ACR label. The CD was a collection of duets that that had plenty of heart and plenty of hook and left music critics reminiscing about Nashvilleâ&#x20AC;&#x2122;s golden era, when duet acts like Conway Twitty and Loretta Lynn or George Jones and Tammy Wynette ruled the charts. On July 8, The Wrightsâ&#x20AC;&#x2122; third CD will be released. â&#x20AC;&#x153;In the Summertimeâ&#x20AC;? is a complete change of pace. Instead of their own music, The Wrights have compiled a collection of favorites, including hits from the Carter Family, Flatt & Scruggs, rock band Morphine and Roger Miller, who supplied the CDâ&#x20AC;&#x2122;s title song. â&#x20AC;&#x153;It was definitely a labor of love,â&#x20AC;? Adam says. â&#x20AC;&#x153;These are great songs and we really had fun doing them our way. It was a blast.â&#x20AC;? The Wrights still find time to visit home. They played to a full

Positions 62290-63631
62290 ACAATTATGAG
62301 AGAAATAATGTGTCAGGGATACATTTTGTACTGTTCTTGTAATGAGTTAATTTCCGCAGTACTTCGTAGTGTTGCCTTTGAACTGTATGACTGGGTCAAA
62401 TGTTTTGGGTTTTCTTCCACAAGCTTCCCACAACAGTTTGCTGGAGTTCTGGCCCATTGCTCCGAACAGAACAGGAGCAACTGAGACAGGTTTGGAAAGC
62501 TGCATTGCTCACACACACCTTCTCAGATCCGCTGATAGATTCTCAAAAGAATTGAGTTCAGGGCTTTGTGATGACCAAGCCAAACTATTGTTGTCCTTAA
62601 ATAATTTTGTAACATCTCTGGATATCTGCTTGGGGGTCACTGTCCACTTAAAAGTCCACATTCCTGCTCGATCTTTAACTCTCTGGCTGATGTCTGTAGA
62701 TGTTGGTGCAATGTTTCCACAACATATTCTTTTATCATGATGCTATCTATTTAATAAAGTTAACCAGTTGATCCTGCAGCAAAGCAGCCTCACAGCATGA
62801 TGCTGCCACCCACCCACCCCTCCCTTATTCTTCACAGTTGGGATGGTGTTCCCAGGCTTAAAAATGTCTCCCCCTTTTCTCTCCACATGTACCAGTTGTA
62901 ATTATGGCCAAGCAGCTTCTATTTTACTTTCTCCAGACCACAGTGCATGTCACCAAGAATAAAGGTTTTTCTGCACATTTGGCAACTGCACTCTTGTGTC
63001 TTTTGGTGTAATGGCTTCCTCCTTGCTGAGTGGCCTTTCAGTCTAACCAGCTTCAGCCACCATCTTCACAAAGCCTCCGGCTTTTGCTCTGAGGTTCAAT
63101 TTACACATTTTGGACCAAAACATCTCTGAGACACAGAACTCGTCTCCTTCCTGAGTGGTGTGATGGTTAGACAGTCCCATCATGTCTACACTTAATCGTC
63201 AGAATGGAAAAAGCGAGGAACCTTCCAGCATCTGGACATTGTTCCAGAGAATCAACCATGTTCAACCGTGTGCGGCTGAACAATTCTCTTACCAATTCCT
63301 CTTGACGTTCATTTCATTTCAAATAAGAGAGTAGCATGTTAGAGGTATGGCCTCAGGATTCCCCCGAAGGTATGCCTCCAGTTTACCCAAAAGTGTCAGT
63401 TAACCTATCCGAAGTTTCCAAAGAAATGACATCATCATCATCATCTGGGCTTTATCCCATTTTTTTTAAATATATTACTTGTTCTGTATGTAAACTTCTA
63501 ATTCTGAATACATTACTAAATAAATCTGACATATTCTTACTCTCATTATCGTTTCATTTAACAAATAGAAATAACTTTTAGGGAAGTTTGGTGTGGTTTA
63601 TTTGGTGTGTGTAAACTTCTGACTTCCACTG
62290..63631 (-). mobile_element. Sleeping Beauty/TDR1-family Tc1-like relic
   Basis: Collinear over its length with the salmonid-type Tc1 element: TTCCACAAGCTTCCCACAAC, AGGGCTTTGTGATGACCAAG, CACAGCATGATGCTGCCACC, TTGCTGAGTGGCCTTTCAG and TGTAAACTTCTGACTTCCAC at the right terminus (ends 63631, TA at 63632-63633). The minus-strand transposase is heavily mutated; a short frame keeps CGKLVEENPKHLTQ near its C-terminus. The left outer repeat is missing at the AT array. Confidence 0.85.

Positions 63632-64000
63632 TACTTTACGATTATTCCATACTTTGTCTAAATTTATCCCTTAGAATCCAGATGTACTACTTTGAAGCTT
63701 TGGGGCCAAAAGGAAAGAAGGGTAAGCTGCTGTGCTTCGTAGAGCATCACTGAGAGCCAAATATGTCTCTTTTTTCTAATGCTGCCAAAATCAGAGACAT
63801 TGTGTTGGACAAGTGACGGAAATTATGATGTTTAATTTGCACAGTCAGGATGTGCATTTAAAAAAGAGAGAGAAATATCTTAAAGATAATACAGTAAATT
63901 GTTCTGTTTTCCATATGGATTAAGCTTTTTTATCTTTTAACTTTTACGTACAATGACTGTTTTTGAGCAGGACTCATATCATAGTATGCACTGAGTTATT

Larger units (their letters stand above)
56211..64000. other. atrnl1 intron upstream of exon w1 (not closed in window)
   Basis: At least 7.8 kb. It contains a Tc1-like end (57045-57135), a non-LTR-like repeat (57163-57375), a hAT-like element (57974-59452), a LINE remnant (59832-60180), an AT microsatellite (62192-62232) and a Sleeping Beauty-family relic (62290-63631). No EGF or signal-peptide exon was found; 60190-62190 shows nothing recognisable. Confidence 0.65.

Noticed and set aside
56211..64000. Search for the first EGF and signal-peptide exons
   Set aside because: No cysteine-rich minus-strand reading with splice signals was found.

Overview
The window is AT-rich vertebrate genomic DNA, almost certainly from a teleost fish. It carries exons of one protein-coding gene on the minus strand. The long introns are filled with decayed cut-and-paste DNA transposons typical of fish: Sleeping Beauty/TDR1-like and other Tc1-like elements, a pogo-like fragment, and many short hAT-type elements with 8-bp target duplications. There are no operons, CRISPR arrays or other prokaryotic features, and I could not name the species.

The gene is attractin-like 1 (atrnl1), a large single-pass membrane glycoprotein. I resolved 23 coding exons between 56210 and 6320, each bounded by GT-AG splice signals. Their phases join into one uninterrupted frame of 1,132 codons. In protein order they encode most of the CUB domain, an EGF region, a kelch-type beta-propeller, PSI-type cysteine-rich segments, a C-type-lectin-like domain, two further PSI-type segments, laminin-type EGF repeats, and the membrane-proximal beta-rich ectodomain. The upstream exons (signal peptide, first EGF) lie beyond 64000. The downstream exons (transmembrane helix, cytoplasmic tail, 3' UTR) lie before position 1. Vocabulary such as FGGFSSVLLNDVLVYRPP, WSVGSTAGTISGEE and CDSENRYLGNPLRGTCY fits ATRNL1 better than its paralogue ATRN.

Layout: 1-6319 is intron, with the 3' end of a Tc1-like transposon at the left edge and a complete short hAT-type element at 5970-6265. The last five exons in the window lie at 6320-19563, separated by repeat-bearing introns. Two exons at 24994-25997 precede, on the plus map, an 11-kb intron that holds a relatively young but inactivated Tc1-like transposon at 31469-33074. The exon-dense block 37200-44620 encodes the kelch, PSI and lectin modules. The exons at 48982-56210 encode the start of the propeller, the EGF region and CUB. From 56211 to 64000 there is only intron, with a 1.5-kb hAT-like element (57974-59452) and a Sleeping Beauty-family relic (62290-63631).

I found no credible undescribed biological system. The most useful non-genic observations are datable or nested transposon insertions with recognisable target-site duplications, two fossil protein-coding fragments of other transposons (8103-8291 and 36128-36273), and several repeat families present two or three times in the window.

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house last year at Newnan’s Center for Performing and Visual Arts, and in May 2008 made a return visit to the venue to perform when Alan Jackson was among those honored for their contributions to arts in Coweta County. The duo is back on the road this summer, playing small clubs and listening rooms from Nashville to Texas to Michigan. They couldn’t be happier. “It feels good to do what we want to do for a change,” Adam says. “Sooner or later everybody in this business gets discouraged or frustrated. But I’d rather be discouraged making music than doing anything else. I’ve had a lot of jobs and this is still the best one.” NCM

Adam and Shannon Wright help Newnan celebrate the opening of the Greenville Street Park. At left is their new CD “In the Summertime,” set for release July 8.